Home Tags Maxie C. Jackson
Maxie C. Jackson III is the new executive director of nonprofit 88Nine Radio Milwaukee. Jackson has more than three decades of experience in public media, including radio, television, digital and live events. He most recently served as chief content officer for New England Public Media in Amherst, Massachusetts.
In a recent interview with BizTimes reporter Ashley Smart, Jackson shared the challenges public radio is facing today and how he hopes to bridge the gap between the station’s different listeners.
What attracted you to this position at 88Nine?
“There’s really three things. My wife and I are from the Midwest, and we are about to become empty nesters. We were interested in relocating to the Midwest. Our parents are still alive, and we have family and relatives in Michigan and Chicago. I actually applied for a job here in Wisconsin maybe three or four years back. I was always interested in the market and the community here, but I’m also intrigued by the city itself. I think Milwaukee was identified as the most segregated community in American not too long ago. What really intrigued me about Radio Milwaukee was the mission of the organization, which is to unite a divided or segregated community.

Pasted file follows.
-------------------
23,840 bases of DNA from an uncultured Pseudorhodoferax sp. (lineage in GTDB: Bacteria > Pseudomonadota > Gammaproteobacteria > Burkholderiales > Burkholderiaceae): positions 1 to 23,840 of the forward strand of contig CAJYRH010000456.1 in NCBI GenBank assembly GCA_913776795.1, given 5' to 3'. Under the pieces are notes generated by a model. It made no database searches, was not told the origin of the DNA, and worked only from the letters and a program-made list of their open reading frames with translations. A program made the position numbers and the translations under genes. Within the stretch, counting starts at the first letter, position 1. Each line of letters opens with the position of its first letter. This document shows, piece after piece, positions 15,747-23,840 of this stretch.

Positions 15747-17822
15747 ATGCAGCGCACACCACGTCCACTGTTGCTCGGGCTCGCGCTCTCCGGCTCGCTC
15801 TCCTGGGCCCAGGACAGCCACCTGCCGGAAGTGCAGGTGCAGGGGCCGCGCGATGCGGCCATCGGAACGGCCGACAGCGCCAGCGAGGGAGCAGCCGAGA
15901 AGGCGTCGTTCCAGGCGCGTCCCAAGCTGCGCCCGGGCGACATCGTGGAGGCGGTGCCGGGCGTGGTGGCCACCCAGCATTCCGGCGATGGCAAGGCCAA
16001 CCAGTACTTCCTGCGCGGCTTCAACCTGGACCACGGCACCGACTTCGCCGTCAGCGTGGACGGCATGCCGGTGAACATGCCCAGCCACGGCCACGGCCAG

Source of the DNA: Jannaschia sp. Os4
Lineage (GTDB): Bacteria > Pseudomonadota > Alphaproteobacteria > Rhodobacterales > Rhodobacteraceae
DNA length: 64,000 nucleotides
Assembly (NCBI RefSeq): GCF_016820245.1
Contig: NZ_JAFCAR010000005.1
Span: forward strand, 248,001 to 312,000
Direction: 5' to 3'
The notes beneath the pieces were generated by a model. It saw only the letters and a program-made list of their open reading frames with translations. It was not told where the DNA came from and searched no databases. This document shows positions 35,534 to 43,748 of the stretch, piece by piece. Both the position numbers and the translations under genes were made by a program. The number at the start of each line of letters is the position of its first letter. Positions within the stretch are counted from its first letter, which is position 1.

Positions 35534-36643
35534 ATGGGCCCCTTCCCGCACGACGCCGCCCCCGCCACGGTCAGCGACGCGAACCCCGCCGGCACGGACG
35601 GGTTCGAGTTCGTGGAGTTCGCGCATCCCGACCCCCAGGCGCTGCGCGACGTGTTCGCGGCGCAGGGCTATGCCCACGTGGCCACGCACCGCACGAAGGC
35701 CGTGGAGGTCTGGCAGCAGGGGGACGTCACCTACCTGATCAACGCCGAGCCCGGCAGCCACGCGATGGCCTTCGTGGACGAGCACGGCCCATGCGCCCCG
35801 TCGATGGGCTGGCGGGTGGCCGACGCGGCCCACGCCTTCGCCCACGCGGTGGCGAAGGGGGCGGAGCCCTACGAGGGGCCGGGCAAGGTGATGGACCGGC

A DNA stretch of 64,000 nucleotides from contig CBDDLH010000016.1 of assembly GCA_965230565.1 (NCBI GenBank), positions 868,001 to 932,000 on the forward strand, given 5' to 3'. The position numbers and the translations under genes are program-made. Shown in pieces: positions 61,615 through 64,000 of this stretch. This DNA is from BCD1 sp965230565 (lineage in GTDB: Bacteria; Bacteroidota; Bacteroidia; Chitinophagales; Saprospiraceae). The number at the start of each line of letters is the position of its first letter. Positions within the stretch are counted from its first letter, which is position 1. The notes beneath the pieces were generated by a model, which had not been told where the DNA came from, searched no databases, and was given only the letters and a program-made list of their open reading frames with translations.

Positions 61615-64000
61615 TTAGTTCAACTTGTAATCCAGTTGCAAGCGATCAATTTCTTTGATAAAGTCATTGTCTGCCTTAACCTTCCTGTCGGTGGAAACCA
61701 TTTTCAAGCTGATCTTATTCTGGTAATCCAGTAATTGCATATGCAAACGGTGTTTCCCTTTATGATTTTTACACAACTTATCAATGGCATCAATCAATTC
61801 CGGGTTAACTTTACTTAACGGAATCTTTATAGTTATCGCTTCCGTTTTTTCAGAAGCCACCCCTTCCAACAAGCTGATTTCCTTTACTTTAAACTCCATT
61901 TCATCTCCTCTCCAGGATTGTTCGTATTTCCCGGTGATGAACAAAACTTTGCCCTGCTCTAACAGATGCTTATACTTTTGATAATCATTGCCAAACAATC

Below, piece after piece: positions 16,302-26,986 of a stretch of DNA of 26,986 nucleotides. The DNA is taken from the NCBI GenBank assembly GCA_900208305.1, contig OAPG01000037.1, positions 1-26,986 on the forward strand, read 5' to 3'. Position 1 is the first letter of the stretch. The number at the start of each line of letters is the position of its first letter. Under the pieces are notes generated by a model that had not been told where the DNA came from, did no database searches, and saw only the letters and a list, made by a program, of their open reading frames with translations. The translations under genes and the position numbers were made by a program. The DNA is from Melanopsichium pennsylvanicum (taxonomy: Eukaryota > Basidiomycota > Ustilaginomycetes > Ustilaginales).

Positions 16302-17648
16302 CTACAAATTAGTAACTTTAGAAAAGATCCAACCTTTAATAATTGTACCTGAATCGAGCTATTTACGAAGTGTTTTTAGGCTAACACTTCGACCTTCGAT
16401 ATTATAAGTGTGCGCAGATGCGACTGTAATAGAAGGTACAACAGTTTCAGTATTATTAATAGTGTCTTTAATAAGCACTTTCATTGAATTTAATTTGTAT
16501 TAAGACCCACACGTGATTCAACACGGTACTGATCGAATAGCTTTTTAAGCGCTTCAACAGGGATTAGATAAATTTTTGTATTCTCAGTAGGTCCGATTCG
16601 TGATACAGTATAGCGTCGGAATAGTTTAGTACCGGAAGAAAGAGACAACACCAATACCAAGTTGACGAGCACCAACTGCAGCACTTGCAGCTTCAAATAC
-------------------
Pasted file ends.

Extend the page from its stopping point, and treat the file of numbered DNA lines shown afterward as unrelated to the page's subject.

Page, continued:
“One of the things that I’m really about when it comes to public radio and public media is community engagement and public service. That’s my north star. That’s why I’m in this field. I also think there’s an opportunity for Radio Milwaukee to really define the next generation of public media consumers.”
How have your past roles prepared you for this executive director position?
“I have been the president and CEO of two national organizations in my career. I was (executive director) at Pacifica Foundation and also president and CEO of the National Federation of Community Broadcasters. I think the NFCB position probably prepared me for this job better than any, but there’s also the fact that I’ve worked at some of the premiere public media environments in the country. Being in management positions at those organizations, I’ve seen what good management looks like. I’ve seen how leadership working with productive boards of directors looks like. I saw what it looks like when a strong leader works with an organization that’s all about innovation, creativity and really growing the audience and developing the brand.”
What are some of the challenges that public radio faces today?
“I think, first and foremost, we’re going through a change in terms of how people consume media in general, but public media as well. Digital consumption is forcing us to make sure that we produce content differently than perhaps we did when it was just radio and television. Having a digital strategy, understanding how that digital strategy works with your terrestrial strategy, that’s one big piece.